Chinese experts have dismissed rumors hyped by some Western media that the Three Gorges Dam, the world's biggest hydropower project, is at risk of collapse, noting the dam is intact and has spare capacity to hold the current inflows of water after southern parts of China experienced heavy rainfall and the Three Gorges reservoir's water level exceeded the flood control line.
Photo taken on June 8, 2020 shows the Three Gorges Dam in Yichang, central China's Hubei Province. The water level of the Three Gorges reservoir dropped to 144.99 meters as of Monday afternoon, two days ahead of schedule, in a bid to make room to contain water from potential seasonal flooding. (Photo: Xinhua)
Since China entered the flood season in June, southern and eastern regions of the country have experienced heavy and extensive rainfall. Floods have affected more than 2 million people and caused economic losses of billions of yuan.
The water level in China's massive Three Gorges Reservoir reached 147 meters on Saturday, two meters above the flood warning line. Meanwhile, the inflow increased to 26,500 cubic meters per second from 20,500 cubic meters per second on the previous day.
The alarming water level gave rise to rumors that the dam is under structural strain and nearby residents should evacuate. Some Western media hyped claims that the dam is at risk of collapse, which was not new in their discredit of the project.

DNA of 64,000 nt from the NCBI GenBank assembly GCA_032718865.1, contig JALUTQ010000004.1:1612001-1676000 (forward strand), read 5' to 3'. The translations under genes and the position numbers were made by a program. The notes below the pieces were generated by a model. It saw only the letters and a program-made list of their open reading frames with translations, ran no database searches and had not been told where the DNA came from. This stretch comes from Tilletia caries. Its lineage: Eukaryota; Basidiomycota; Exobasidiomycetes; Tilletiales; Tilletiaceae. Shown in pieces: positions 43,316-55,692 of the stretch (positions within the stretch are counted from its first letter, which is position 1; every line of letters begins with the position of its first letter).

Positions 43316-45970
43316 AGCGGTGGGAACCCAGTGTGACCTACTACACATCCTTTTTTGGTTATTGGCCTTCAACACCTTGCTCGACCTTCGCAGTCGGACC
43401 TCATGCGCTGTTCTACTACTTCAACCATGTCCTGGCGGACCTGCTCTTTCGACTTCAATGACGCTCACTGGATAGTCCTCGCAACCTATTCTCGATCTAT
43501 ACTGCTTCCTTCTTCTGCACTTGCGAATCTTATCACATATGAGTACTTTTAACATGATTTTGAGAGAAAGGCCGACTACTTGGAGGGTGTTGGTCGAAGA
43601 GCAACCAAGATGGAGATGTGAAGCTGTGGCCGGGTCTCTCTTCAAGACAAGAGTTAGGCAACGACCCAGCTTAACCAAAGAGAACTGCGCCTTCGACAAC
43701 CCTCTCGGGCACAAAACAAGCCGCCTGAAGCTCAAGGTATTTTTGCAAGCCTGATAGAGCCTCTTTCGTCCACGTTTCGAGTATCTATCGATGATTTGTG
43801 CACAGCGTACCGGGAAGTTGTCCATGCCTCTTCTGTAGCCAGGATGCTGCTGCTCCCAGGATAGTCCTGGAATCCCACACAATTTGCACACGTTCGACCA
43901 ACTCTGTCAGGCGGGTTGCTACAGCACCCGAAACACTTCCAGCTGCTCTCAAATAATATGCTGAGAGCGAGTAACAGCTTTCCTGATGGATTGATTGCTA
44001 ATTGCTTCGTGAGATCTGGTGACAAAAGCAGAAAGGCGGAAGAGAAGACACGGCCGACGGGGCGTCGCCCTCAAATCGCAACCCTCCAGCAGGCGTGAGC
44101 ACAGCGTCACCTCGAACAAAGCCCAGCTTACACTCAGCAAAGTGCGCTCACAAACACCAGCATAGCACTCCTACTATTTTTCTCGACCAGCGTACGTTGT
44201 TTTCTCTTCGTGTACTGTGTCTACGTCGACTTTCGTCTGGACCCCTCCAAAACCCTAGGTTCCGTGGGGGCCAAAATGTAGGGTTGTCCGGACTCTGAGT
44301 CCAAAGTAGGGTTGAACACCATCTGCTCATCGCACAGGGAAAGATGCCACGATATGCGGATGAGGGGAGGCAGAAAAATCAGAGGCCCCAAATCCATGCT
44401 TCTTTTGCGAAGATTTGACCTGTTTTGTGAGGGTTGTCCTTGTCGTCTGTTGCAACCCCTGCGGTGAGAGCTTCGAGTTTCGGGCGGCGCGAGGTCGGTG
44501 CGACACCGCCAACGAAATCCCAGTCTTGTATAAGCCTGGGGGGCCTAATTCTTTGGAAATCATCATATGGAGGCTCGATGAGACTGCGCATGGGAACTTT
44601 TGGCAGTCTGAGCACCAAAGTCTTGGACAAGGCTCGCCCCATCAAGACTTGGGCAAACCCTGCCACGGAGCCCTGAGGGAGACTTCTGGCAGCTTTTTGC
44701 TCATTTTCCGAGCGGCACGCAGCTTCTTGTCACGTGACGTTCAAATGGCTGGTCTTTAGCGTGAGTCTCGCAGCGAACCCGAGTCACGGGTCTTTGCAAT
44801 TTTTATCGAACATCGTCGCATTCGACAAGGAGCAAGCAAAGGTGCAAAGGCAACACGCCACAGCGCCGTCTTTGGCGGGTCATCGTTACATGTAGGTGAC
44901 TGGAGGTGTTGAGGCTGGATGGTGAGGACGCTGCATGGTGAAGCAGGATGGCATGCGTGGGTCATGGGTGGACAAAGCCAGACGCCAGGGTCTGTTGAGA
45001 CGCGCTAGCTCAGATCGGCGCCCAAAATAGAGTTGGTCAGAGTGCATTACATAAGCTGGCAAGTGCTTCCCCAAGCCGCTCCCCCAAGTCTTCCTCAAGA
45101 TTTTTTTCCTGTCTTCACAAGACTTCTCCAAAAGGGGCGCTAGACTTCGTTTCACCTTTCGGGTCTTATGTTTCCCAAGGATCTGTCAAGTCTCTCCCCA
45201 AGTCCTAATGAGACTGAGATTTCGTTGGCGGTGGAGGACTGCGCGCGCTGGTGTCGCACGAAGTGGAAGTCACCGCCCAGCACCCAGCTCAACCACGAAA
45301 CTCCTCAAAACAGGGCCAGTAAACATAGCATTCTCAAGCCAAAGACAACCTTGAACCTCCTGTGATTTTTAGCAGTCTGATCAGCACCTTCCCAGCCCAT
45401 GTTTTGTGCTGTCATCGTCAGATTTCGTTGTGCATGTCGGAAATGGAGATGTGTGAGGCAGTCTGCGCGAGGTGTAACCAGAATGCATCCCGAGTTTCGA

Guo Xun, a research fellow at the Institute of Engineering Mechanics at the China Earthquake Administration in Beijing, refuted the rumors and speculation, saying that the dam is capable of holding far larger inflows than it is seeing now.
The dam is designed to meet "once-in-a-millennium" water level at 175 meters or flow up to 70,000 cubic meters per second. Currently, the 147-meter water level and 26,500 cubic meters per second levels are absolutely safe for the dam to bear, Guo told the Global Times on Monday.
Guo noted that the two-meter excess indicates that water in the reservoir needs to be discharged to balance outflow and inflow to prevent the water level from continuing to mount, a common practice in rain seasons. But the water is not a challenge to the reservoir, Guo said.
Speculation that the dam is an impending disaster have long circulated online both at home and abroad.
In July 2019, a satellite image of Google Maps appeared to show that the Three Gorges Dam was distorted, sparking concerns that it is at the edge of breaking.
The operator of the dam, the China Three Gorges Corp (CTGC), said in a statement then that monitoring data showed the dam was in normal working condition and the project was safe and reliable. Minor deformation happens all the time and it will not affect the dam's safety as long as it's within an elastic range, analysts explained then.
Guo said that the dam is equipped with a multi-channel "health monitoring system" that will issue an alert when there is an abnormity such as deformation, long before the change is visible.